It’s hard to believe next week is the last week of school.Â My baby has nearly finished kindergarten.Â My firstborn is practically an elementary school upperclassman.Â Where has the time gone?
Before I begin feeling too melancholy, I want to focus on the positive.Â What I’m most grateful for this year is not “things”.Â No, what I am thankful for are the people who have made this such a great year for my family.Â I’m grateful for my childrens’ teachers.
I’m grateful for Ms. Sifferman, Crisana’s teacher.Â This class has had its challenges, but she has faced each day with cheer and enthusiasm.Â Crisana has loved going to school, and has loved the friends in her class.Â She has grown by leaps and bounds in her reading and writing skills, and has grown into a confident, eager student.Â I am grateful for Ms. Sifferman’s patience and dedication to each student in her care and for the way she has celebrated them and their accomplishments throughout the year.
I’m grateful for Mrs. Snyder, Trey’s teacher.Â I am especially grateful for her faith, for her Christian walk and the way she lives it out in front of the students.Â I am grateful for her prayers for our family throughout Matt’s treatment, and her compassionate and sensitive heart.Â I’m grateful for the way she has nurtured Trey and helped him to achieve more than he ever dreamed possible.Â I’m grateful for her enthusiasm toward her class and her job, and the dedication she displays day in and day out.Â I’m grateful to not only be her assistant room mom, but also her friend.
I’m also grateful for the staff at McGowen.Â The sense of family within the school walls is so real it’s almost tangible.Â The teachers, staff, and support personnel truly care about one another as well as the children and the families they represent.Â It’s a special place, where children are truly valued and respected.Â I’m so grateful for the office staff, who were lifelines for us in our times of greatest stress.Â I’m grateful for their support and care for our children, as well as their genuine concern and friendship toward me and Matt.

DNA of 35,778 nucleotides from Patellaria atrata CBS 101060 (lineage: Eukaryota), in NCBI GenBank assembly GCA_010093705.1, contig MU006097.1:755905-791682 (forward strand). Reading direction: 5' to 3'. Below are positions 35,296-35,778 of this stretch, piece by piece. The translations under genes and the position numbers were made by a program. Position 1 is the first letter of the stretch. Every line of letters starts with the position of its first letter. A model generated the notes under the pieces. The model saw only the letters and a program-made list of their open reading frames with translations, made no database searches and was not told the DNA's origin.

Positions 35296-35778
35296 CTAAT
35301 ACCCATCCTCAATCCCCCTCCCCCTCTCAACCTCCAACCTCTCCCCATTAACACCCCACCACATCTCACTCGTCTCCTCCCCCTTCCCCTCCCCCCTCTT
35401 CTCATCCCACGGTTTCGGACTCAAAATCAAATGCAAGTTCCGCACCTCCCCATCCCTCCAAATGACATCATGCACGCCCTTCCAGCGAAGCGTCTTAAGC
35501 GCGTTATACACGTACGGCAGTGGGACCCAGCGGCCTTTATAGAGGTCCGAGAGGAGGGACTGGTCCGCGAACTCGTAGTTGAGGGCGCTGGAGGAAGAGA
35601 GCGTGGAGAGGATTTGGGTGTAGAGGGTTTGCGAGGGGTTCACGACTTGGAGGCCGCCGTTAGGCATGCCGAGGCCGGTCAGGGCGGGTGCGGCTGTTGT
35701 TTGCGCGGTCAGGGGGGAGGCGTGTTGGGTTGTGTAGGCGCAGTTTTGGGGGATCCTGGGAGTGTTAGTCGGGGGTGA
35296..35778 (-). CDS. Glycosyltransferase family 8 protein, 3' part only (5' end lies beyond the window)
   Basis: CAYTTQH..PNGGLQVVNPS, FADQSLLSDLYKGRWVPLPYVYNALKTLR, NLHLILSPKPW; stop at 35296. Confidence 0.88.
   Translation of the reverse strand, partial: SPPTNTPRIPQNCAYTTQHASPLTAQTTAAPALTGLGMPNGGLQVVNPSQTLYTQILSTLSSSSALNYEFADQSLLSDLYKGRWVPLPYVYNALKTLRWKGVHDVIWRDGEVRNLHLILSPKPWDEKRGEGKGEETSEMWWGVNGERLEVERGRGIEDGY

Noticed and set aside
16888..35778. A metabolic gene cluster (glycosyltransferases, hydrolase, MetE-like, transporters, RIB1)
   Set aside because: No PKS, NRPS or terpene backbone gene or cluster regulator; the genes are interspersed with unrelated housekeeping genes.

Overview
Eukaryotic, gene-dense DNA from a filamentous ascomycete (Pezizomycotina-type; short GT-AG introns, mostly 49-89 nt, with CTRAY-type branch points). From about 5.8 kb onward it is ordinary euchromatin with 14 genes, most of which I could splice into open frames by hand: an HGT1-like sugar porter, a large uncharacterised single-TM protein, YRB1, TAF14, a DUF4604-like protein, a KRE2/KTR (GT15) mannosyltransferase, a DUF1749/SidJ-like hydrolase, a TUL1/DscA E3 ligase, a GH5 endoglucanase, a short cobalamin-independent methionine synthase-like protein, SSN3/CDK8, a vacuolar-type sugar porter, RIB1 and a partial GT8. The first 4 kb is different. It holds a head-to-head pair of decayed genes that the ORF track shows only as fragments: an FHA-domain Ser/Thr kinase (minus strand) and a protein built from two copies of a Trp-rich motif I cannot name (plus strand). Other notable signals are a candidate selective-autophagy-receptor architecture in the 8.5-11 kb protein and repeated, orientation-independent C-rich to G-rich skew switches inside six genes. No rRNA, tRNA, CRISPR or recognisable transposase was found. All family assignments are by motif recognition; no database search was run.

Above and beyond, I’m grateful for Jesse McGowen.Â I’m grateful for his legacy as a man of faith, a man of principles, and a man of learning.Â I’m grateful for his presence in the school and in our childrens’ lives.Â I’m grateful for his encouragement of the students and the staff, and the way he makes it a priority to be involved in the goings on at the school that bears his name.Â I’m grateful for the privilege of having my children at “his” school.
And while my heart breaks just a little for the days gone by, I know that there are better days that lie ahead.Â That there is even greater joy in watching my children grow and develop in the year to come.Â That there are more moments of celebration in the accomplishments yet to be.Â For all that has been, I am deeply grateful.
My son is famous.Â Betcha didn’t know that.
He’s a great American, an elder statesman, and a valiant soldier.Â My son is none other than Colin Powell.
Perhaps I should back up and explain a bit.Â The third graders have been studying citizenship this six weeks and as part of their culminating project they created a living history museum.Â Each student was assigned a famous American to research.Â They then wrote a speech about that person’s life and delivered it, dressed in character.
On the day of the museum, students stood at attention while guests milled around.Â In order to start the presentation and bring the character to life, you had to step on a button on the floor.Â Each student was graded on their ability to deliver their presentation, their inclusion of the required information, and their costume.Â Trey did a great job as Colin Powell – just watch for yourself!Â (you may have to lie on your side to do so, unfortunately.)
Itâ€™s not like we didnâ€™t have anything else to do.Â But there wouldnâ€™t have been any peace in our house if we had allowed this weekend to go by without seeing this movie.
We left the Worship & Arts family picnic rather abruptly to make it to the theater in time, and though we didnâ€™t opt to see this one in IMAX 3-D or HD 3-D, our kids were thrilled to be watching it nonetheless.
As sequels go, our expectations were low.Â Most of the time, the sequel isnâ€™t nearly as good as the original.Â And true to expectation, this one wasnâ€™t.Â Worse yet, this sequel isnâ€™t a â€œstand-aloneâ€ â€“ meaning much of the humor is lost if you havenâ€™t seen the original movie.